The Independence Institute and 350Colorado.org, two advocacy groups from opposite ends of the political spectrum, also spoke in support of the lawsuit, saying it gives a single state senate district with as few as 3 percent of the state’s voters veto power over the other 34 districts.
The suit also claims it violates the First Amendment by limiting political speech.
Kate Roberts, the campaign manager for Raise the Bar, dismissed the lawsuit as meritless.
“It should be more difficult to amend the state constitution than a simple statute, and special interest groups should have to collect signatures in every Senate District, not just on the 16th Street Mall,” Roberts said in a statement. “This lawsuit shares many similarities to this group’s last constitutional misadventure, Amendment 69
— it is without merit, and it will be rejected.”
Half the 24 states that allow initiatives have geographic rules requiring that signatures be collected from various parts of the state, according to the National Conference of State Legislatures.
Still, there is precedent for states going too far in imposing restrictions on ballot initiatives. Geographic requirements in Idaho and Nevada were ruled unconstitutional, according to the NCSL, because they were county-based, and populations can vary dramatically from one county to another.
The lawsuit argues that Colorado’s senate district populations vary wildly as well. District 23 in northern Colorado, for instance, has 132,222 voters. That’s 51,723 more than District 21 in the Denver suburbs, which has just 80,499 voters — a 60 percent difference.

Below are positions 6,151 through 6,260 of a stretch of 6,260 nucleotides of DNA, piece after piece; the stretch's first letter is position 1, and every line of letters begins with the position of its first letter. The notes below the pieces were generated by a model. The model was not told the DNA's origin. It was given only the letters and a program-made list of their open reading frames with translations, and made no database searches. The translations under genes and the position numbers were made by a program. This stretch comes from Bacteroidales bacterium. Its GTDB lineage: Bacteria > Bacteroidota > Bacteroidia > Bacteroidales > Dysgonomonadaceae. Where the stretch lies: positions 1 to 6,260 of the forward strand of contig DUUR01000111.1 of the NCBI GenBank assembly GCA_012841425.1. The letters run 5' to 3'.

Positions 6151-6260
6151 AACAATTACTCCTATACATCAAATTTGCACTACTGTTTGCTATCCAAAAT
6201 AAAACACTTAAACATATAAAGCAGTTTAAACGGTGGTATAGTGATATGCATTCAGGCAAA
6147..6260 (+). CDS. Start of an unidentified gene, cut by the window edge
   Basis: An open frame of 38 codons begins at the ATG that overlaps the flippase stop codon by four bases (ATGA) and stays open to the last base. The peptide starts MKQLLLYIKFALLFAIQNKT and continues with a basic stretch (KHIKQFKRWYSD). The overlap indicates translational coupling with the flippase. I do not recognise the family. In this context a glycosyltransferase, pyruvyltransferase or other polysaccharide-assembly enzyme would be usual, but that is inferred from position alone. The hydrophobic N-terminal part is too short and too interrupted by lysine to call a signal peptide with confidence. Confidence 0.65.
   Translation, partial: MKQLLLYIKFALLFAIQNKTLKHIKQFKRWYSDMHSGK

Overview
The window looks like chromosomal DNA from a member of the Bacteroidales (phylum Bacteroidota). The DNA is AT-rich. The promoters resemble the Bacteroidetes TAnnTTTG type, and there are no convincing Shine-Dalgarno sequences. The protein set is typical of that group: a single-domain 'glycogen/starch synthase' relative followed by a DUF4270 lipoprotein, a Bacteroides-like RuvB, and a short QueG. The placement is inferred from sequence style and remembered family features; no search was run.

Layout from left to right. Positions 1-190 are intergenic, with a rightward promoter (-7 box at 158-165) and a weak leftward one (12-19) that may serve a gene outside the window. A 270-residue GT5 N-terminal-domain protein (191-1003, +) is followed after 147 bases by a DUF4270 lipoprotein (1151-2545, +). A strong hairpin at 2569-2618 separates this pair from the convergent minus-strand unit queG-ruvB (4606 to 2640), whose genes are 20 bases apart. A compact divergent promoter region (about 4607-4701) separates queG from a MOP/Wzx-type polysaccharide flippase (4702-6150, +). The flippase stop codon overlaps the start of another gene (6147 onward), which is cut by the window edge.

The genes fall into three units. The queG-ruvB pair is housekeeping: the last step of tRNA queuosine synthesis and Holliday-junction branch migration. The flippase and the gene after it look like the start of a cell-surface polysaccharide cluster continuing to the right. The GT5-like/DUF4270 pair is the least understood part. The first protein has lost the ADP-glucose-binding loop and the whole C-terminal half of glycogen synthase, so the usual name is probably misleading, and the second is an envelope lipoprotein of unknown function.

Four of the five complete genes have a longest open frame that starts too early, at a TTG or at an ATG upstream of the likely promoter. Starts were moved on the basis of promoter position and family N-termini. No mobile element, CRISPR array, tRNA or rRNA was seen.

A variety of district-level requirements in other states have been upheld in court. And at least one other state, Utah, uses state senate districts, though the requirements differ slightly from Colorado’s. Citizen’s initiatives there need a certain number of signatures from 26 of the state’s 29 senate districts.
SAVE THE DATE!
On Sunday, August 20th, 2017, from 5:30 to 7:30 pm the League of Women Voters of Colorado will be celebrating the 19th Amendment (giving women the right to vote).
The celebration will be held at the Molly Brown Summer House, 2690 S. Wadsworth Blvd., Denver, 80227.
Pat Lewis is on the committee organizing the celebration, and more details will be coming from State League.
RECAP We had five members attend the Mary
Ciancio Memorial Distinguished Service
Award Dinner on April 13th – Cathy
O’Grady-Melvin (previous award winner), Pat Lewis, Judy Nicholaisen, Lisa Forbes, and Laura Harris.
The following article was posted online and is shared here with full credit to the writer:
COMMUNITY REACH EVENT HONORS SERVICE LEADERS
Community Reach Center honored three community members at the annual Mary Ciancio Distinguished Service Award April
13 at Stonebrook Manor Events Center in Thornton. CRC is a mental health services provider with numerous centers in Adams County.
Nancy Skeels garnered the Mary Ciancio Memorial Distinguished Service Award. She is in the 11th year of leading a volunteerbased Reading Literacy Project to benefit students in the 27J school district in Adams County. The retired District 50 school teacher started with a small group of volunteers. She secured donations, managed funds, purchased and separated books and recruited volunteers as she worked with the schools.
The project now involves 30 volunteers and has distributed more than 3,000 books. Spanish speaking volunteers are assigned to bilingual classrooms for the program. The teachers express gratitude for the program, which encourages students to love reading and spread goodwill in their own way. Nancy is described as upbeat and joyful, hard-working and focused, a good friend and a tireless advocate for education.
The other nominees for this award were also thanked for their service:
Moreno, McIntosh honored State Sen. Dominick Moreno of Commerce
City, District 21, was presented the 2017 Legislator of the Year award for serving as an advocate for mental health initiatives, maternal mental health services and his unwavering support of appropriate and humane treatment of people living with mental health challenges.